conservatives, we should be encouraged by the early returns from
the burgeoning Bush presidency.
Daily, we need to remind ourselves, no pinch ourselves,
in amazement as we consider that the initiatives being batted
around in Washington these days are of a decidedly conservative,
even Reaganesque variety: Missile
Defense (SDI), cuts in marginal tax rates, serious talk of
school choice, and even faith-based charities will partake of
the government pie. It seems that after having staved off a
Rockefeller- wing takeover in last spring’s primaries,
President George W. Bush and the conservative GOP majority in
Congress are now so buoyed by recent electoral victories as to
be fearless in presenting conservative convictions as
foundations for policy making.
And more specifically, their modus operandi seems
to revolve around the “revolutionary” concept of choice, of
alternatives, that free up a greater number of Americans to
consider for themselves what exactly it is they are going
to purchase, where they are going to send their kids to
school, how much money they can stash in savings and
where they are going to invest these earnings.
Party has learned from the mistakes of previous years.
Whereas Speaker Gingrich and other members of the 104th
were prone to thoughtful yet seemingly belligerent courses of
action, today’s GOP conservatives are much more subdued, even
calculating in their demands. Bold proclamations declaring
highly expendable, the Department of Education and the Internal
Revenue Service, are no more; on tap today is a more docile but
equally ambitious agenda that allows individual Americans to
decide for themselves whether they prefer private sector or
government-laden solutions to their mortal problems.
This new administration wants to provide all Americans
several options from which to determine what suits their
particular social, political or economical fancy.
Subsequently, not only are conservatives putting forth a
bold new agenda, but we are able to do so without appearing too
Look at the
President’s proposed social security privatization:
Bush wants to give workers the option of staying
entirely in the current system or else investing a small portion
(roughly 2%) of their social security taxes in individual
retirement accounts. Contrary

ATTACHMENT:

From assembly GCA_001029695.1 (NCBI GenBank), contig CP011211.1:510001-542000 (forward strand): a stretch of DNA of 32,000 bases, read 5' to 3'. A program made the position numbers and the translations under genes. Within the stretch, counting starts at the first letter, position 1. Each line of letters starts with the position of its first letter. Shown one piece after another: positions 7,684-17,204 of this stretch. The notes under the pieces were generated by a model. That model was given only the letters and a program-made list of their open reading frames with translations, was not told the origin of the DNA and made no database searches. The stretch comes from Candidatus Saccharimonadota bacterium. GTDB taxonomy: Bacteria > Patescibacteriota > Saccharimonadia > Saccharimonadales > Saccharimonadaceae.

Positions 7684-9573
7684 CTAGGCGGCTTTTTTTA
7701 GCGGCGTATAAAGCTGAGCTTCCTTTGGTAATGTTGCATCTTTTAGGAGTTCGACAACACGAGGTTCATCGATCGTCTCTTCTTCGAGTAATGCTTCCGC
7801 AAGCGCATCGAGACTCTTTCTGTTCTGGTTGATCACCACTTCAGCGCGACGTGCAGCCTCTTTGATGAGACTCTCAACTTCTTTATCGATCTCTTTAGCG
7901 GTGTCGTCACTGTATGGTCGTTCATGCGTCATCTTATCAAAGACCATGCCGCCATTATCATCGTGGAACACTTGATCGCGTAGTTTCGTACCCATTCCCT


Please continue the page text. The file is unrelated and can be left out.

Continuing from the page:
to the bold-faced liberal lies, the Executive’s plan does not
plot the destruction of social security, but what it does entail
is options. Would
Americans continue to have 12.4 percent of their paycheck
squandered away in a program that offers maybe a 1
percent return, or would workers rather take a portion of social
security and put it into some sort of money market account, ie.
mutual funds (or even bonds), where even the most conservative
estimates put a person’s return over 30 years at 10 percent?!
Seems like a no-brainer to anyone that works for a
Yet detractors of
the plan claim this proposal would harm the elderly and
baby-boomers, which are near retirement en masse.
Security is imploding on its own; the Bush privatization plan
simply offers choices for young workers, and not any sort of
ultimatum demanding workers jump ship or else.
Talk of vouchers
and more freedom in the parental selection of schools for
children also raises the angst of big government and teacher
union types. Here
again, though, the President’s plans aren’t cause for
liberal alarm…yet. Bush’s
$47 billion, 10-year plan merely aims to set high standards,
promote character education and guarantee school safety.
(Un)Fortunately, the federal government won’t have too
much say in the implementation of these proposals; the grunt
work will be left up to the individual states, rendering the
states accountable for the results of their education policies.
If after three years schools fail to show improvement,